16"? Monarch lathe near Richmond, VA - $150 - Page 3
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  1. #41
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    About the spacers, a little Kroil and a few "Love Taps" with a brass hammer and they should work off by hand (mine did), once they start to loosen up they'll come right off.
    Watch that Cross slide, it's more than a handful and not even close to being balanced, don't let that puppy sneak up on you.

  2. #42
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    Quote Originally Posted by Joeman77 View Post
    About the spacers, a little Kroil and a few "Love Taps" with a brass hammer and they should work off by hand (mine did), once they start to loosen up they'll come right off.
    Watch that Cross slide, it's more than a handful and not even close to being balanced, don't let that puppy sneak up on you.
    I've shown the lathe a lot of "love" lately! The collars are swimming in Kroil but didn't budge with the initial round of bludgeoning.

    I will be cautions on the cross slide. I could tell by how much force it took just to slide it that's got some mass to it..

  3. #43
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    Default Spacers are off!

    Quote Originally Posted by jlkunka View Post
    I've shown the lathe a lot of "love" lately! The collars are swimming in Kroil but didn't budge with the initial round of bludgeoning.
    So, I got the spindle spacers off yesterday. Put a sharp putty knife at the split between them and a few light taps separated them. They then pulled off easily. Turns out it was just oily goo cementing them together, combined with zero play to the shaft and two woodruff keys keeping them from turning.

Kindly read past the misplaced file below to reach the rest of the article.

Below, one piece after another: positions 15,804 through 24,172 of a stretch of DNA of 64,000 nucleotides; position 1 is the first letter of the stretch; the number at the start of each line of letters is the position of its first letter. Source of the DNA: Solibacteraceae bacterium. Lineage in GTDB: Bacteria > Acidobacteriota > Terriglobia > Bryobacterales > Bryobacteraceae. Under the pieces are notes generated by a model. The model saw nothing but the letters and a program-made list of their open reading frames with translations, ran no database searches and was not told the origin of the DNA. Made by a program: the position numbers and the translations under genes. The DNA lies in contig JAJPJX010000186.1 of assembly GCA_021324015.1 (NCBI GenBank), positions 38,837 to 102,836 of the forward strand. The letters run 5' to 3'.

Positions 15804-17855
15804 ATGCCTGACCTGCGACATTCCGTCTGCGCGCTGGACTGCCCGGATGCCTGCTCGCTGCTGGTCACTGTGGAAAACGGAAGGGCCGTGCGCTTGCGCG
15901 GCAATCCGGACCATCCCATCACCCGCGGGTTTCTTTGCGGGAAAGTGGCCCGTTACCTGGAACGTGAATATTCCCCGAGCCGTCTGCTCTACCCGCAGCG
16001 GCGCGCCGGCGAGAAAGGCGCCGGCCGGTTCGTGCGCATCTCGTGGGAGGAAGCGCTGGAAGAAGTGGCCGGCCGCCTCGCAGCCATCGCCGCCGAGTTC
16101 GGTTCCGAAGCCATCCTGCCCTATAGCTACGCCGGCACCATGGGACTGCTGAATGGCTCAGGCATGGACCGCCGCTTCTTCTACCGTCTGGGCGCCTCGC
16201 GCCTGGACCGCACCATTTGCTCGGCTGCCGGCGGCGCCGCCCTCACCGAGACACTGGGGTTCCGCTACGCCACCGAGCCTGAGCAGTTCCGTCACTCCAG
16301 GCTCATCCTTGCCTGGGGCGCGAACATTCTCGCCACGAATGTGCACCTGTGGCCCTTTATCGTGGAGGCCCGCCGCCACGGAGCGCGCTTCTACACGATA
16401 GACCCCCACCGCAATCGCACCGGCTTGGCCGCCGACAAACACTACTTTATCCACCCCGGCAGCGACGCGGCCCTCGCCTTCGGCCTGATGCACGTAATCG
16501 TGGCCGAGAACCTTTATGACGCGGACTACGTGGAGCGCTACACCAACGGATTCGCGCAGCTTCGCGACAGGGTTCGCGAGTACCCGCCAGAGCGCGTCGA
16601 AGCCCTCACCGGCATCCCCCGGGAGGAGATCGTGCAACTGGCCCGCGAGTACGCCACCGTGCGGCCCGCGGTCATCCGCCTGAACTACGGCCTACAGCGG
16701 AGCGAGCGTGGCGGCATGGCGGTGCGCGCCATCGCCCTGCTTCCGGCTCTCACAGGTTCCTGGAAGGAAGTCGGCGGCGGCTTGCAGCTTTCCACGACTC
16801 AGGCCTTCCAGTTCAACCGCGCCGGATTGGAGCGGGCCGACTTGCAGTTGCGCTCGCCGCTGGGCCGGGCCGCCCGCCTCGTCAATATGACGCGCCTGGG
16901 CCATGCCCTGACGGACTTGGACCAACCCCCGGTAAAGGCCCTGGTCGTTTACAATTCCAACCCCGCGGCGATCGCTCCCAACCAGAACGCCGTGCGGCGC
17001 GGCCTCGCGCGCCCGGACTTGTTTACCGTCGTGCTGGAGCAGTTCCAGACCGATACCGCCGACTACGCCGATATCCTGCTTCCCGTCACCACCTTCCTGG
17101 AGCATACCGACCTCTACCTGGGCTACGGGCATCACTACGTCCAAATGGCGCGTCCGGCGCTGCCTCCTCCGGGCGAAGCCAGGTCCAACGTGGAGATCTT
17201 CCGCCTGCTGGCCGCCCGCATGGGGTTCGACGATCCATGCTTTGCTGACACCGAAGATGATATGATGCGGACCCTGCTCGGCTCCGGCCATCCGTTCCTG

So instead of two locking collars with spanner holes,this lathe has two blank spacers with two woodruff keys 180 degrees apart to keep them from turning, and one outer threaded locknut with a spanner hole and a setscrew. Will post some pics once I clean them off.

  4. #44
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    jlkunka: Congratulations on picking up this lathe! Nice to see it rescued.
    Regarding your removal of those sleeve-spacers:
    I've had a lot of luck with using heat on sleeves or spacers like you just removed.
    The combination of softening the semi-rigid dried grease, and the slight increase in diameter in the spacer from applied heat, often will do the job.
    Also: heat followed by application of your favorite penetrant works great: as the part cools, the penetrant is drawn into the slight gap between the sleeve and shaft.
    I do not use an oxy-acetylene torch ! I prefer either a Mapp or Propane torch, or a heat gun, or an induction heater. The 'blue-tip wrench' can be a bit too-much concentrated heat, and do some damage. Of course, if you are aware of that, and are careful, the 'blue-tip' wrench is a wonderful tool, or maybe I should say, a necessary tool at times.
    I often feel like a 'hack' when i have to resort to using the torch, but the right tool for the job, properly used, will result in undamaged parts. Or at least minimally-damaged/marked.

    BTW: By far, the best penetrant is a mix of ATF and Acetone [lacquer thinner]: 50/50 mix, costs a fraction of the price of Kroil, even though I love Kroil !

    A rather scientific study was done by a car-club, using a batch of identically-rusted fasteners. Then using a torque wrench to record the 'breaking-free' torque needed. I was impressed by the careful attention to multiple tests to eliminate a random error in the test.
    Dry, no penetrant took 500ft-lbs to break-free the fastener [must have been a large bolt/nut?]
    PB-Blaster, and a few other common penetrants got the break-free torque down to ~200ft-lbs.
    Liquid Wrench and Kroil both got the break-free torque down to around 100ft-lbs
    But the 50/50 mix of ATF and Acetone got the break-free torque down to 50ft-lbs.

    I use this 50/50 mix in a hand-held, air-pressurized squirt-can as well as many 'thumb-pump' oilers. It works great, and doesn't cost $4for an aerosol can.

    I've been watching this thread, I'm looking forward to your next bit of progress.

    DV


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